Nationals fans were excited when their team reeled in Patrick Corbin, but the move may have closed the door on Bryce Harper returning to Washington.
Handing a six-year, $140 million contract to Patrick Corbin seemed to be a sign that the Washington Nationals were willing to spend big to contend in 2019. Evidently that philosophy doesn’t extend to Bryce Harper. His exit from the nation’s capital seems inevitable heading into the Winter Meetings.
This isn’t just idle conjecture. Nationals owner Mark Lerner recently told reporters that he doesn’t expect Harper to re-sign with the team. Washington reportedly made the star outfielder a 10-year, $300 million contract offer during the regular season that was rebuffed by Scott Boras and company.
Clearly, the Nationals would like to bring Harper back if money wasn’t an issue. Lerner claims he doesn’t believe his franchise could “afford” to re-sign their All-Star outfielder and “still be able to put a team together that had a chance to win the NL East.” No one in the organization believe Harper’s on-field talent wouldn’t really boost their chances to contend. Letting him go is purely a financial decision.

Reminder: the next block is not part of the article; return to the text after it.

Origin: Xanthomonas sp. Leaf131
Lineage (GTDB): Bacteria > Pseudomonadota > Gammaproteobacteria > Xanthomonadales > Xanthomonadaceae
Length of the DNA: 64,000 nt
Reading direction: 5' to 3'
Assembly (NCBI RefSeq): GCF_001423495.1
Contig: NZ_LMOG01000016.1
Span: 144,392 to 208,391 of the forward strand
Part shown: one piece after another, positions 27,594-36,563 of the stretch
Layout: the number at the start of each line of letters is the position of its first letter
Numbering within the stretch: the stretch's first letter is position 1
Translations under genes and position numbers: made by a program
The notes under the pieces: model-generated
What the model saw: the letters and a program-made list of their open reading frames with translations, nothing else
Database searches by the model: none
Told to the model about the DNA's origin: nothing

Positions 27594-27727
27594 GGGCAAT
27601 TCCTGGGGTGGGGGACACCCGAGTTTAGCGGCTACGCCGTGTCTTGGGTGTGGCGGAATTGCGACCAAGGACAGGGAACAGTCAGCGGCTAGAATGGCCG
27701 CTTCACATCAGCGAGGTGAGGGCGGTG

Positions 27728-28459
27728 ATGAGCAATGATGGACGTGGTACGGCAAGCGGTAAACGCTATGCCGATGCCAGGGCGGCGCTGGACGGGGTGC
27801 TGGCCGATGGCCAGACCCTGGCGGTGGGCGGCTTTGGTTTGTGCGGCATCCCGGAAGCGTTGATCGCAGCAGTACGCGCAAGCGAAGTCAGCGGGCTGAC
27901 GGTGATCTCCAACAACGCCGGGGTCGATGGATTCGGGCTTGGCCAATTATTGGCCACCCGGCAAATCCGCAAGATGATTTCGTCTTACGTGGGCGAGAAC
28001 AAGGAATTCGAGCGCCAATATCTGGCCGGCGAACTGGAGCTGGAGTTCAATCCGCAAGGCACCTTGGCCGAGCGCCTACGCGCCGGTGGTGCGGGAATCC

That’s why it’s fair to wonder why the Nationals felt like they could sign Corbin to a huge contract. The team went so far as to outbid the Yankees by approximately $40 million to secure the top starting pitcher on the free agent market. They may have needed to offer that much money to outbid the Phillies, but it’s still a massive outlay of cash for a franchise that’s crying poor when it comes to Harper.
Even the most optimistic projections for Harper’s new deal top out at 10-years, $330 million. Reallocating Corbin’s $140 million over the next six years would have put a big dent in what the Nationals would have needed to pay the 26-year-old slugger.
That reality only leads to two potential conclusions. The first is that the Nationals simply didn’t want to pay a penny more than the $300 million they offered Harper during the regular season. It’s possible Lerner and company had their feelings hurt when their large offer was summarily dismissed.
The other alternative is that the Nationals simply believe they can spend their money more efficiently on multiple players. That’s really the most logical explanation for handing Corbin a massive deal instead of allocating those funds to Harper. There’s nothing wrong with that line of thinking by the Nationals front office, but it’s not a conclusion that Harper or Boras are going to respond to positively.
The bottom line is that the Nationals did choose Corbin over Harper. The minute they handed the talented southpaw $140 million, it effectively ended Harper’s career in DC. Time will tell how that controversial choice will play out in the long run.